Guthrie v. Bacon, 107 N.C. 337 (1890)

Sept. 1890 · Supreme Court of North Carolina
107 N.C. 337


Cause of Action — Parol Trust — Court of Equity — Creditors— Complaint — Demurrer—The Code — Limitation—Legal and Equitable Causes of Action.

1. "Where A purchased land and paid for it with his own money, but had the conveyance therefor executed to another, who was to hold upon a parol trust to reconvey, and this transaction was in fraud of A’s creditors: Held, (1) that A had no such interest in the land as could be asserted in a Court of Equity; (2) A’s creditors had a right to follow the fund so converted into land; (8) the complaint, setting forth the above facts, states a sufficient cause of action; (4) the statute of limitations, not being pleaded, is no bar to the action.

*3382. The Code, §138, requires the statute of limitations to be specially pleaded, and no distinction is made between legal and equitable causes of action in this respect.

This was a civil ACTION, heard upon complaint and demurrer, before MacRae, J., at September Term, 1890, of CUMBERLAND Superior Court.

The facts are sufficiently stated in the opinion of the Court.

Messrs. Rose & Rose (by brief), for plaintiff.

Messrs N. W. Ray and T. Ii. Sutton, for defendant.

Shepherd, J.:

As this action was dismissed upon demurrer, we must, of course, assume that all of the allegations of the plaintiff are true. It appears from the complaint that E. W. Bacon purchased the land in controversy at an administration sale, paid for the same with his own money, and, for the purpose of defrauding his creditors, procured it to be conveyed to W. S. Hair, who agreed, by parol, to hold it in trust for him. It also appears that the said Hair and the other defendant are claiming the land under and through the said fraudulent conveyance.

It is plain that E. W. Bacon, by reason of his fraudulent intent, had no interest whatever in the property which he could have asserted in a Court of Equity. In a similar case it was said that such a debtor “did not have even a right in equity, as it is alleged that the trust was infected with fraud, in which case the Court will not act at the instance of either party.” Page v. Goodman, 8 Ired. Eq., 18; Everett v. Raby, 104 N. C., 479. The creditors of Bacon, however, had a right to follow the fund which had thus been fraudulently withdrawn. Page v. Goodman, supra; Rhem v. Tull, 13 Ired, 57; Gowing v. Rich, 1 Ired., 553; Dobson v. Erwin, 1 D. & B., 569; Gentry v. Harper, 2 Jones Eq., 177; McGill v. *339 Harman, 2 Jones Eq., 179; Wall v. Fairley, 77 N. C., 105; Dixon v. Dixon, 81 N. C., 323; Everett v. Raby, supra. This right yested. in the assignee' of Bacon when he became a bankrupt, and the assignee, representing the creditors, would not have been estopped from asserting it. Boone v. Hall,7 Bush., 66; In re Metzger, 2 B. R., 114; Bradshaw v. Kline, 1 B. R., 146; In re Wynne, 4 B. R., 162. The plaintiff, under the peculiar provisions of the Bankrupt Law, and the very comprehensive language of the conveyance executed to him by the assignee, acquired the said right to pursue the fund, and the complaint, therefore, sets forth a cause of action.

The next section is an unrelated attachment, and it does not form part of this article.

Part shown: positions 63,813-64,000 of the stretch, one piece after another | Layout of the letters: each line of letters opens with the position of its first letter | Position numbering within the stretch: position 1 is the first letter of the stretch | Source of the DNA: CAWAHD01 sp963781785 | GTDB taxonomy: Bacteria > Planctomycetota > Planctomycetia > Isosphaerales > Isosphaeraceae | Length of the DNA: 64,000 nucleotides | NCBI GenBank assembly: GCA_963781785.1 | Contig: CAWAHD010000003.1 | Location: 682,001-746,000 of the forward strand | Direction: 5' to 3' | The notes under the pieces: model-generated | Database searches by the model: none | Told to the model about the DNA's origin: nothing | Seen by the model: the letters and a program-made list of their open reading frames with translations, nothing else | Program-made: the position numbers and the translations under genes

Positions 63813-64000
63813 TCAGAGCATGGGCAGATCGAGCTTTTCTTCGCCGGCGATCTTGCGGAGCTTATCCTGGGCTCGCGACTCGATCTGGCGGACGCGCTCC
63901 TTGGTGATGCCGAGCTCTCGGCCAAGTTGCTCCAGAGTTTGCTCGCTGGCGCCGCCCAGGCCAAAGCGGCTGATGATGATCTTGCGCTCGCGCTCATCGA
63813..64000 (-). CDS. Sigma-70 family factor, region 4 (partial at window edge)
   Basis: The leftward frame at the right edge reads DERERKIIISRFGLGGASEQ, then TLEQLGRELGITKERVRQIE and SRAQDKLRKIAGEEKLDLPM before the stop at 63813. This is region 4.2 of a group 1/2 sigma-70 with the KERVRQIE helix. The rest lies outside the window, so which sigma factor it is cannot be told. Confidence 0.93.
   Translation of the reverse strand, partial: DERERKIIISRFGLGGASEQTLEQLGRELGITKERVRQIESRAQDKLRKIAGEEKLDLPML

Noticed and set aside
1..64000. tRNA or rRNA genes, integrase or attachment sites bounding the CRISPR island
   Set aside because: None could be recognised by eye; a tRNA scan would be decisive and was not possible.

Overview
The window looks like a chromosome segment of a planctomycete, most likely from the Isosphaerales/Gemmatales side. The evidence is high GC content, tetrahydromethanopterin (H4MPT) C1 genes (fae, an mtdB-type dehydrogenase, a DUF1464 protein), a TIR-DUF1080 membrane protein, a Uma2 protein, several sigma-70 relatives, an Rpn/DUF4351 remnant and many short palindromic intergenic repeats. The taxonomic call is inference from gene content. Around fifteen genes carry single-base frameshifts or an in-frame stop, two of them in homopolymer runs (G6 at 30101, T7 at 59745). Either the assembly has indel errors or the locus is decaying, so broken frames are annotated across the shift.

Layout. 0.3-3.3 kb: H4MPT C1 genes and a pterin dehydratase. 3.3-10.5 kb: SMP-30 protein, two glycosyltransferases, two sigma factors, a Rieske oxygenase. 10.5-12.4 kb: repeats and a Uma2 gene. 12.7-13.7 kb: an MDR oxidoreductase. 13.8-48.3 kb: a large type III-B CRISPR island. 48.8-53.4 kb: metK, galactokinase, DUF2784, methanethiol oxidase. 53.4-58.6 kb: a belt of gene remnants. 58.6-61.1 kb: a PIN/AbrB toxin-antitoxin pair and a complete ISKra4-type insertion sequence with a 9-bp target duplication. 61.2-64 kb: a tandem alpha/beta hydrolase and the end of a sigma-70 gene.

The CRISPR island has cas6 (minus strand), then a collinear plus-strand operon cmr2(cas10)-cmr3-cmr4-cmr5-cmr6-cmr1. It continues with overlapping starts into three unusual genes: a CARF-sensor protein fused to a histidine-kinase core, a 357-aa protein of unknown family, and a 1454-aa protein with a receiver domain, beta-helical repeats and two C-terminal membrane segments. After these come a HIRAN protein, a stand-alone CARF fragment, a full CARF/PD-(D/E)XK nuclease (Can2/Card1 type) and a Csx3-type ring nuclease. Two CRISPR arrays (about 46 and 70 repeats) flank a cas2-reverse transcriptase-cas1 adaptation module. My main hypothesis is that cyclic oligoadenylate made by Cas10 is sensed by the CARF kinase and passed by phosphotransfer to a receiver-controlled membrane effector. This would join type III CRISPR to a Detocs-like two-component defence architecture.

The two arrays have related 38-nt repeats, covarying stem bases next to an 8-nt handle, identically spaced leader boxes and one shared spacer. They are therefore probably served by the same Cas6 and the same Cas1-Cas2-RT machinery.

The defendants, however, insist that the action is barred by the lapse of time, and our attention is called to the Bankrupt Act, § 2, which provides that such causes of action shall be prosecuted within two years from the time they accrue in favor of the assignee.

It is urged, upon the authority of Robinson v. Lewis, Busb. Eq., 58, that where an equitable claim appears upon the'face of the bill, to be barred by lapse of time, or the statute of limitations, that it may be taken advantage of by demurrer, and that it need not be specially pleaded. This was unquestionably true under the former system, but the statute now requires it to be pleaded (The Code, § 138), and no distinction is made in this respeekbetween equitable and legal causes of action.

Sjiith, C. J., in Freeman v. Sprague, 82 N. C., 366, while conceding the practice under the old system, says that, “as the separate systems are now merged in a single mode of procedure, in order to secure uniformity of practice, the rule which prevailed at law is adopted, and prescribed.” Of course, if the title were involved, lapse of time could be relied upon without any plea in order to show title out of the plaintiff as well as in the defendants. But such is not the case here, and even if the title were in issue, the com*340plaint does liot show any adverse possession in the defendants, without which the defence would be incomplete.

We are of the opinion that the complaint set forth a cause of action, and that, in the absence of the plea of the statute, it is not barred.

The judgment dismissing the action should, therefore, be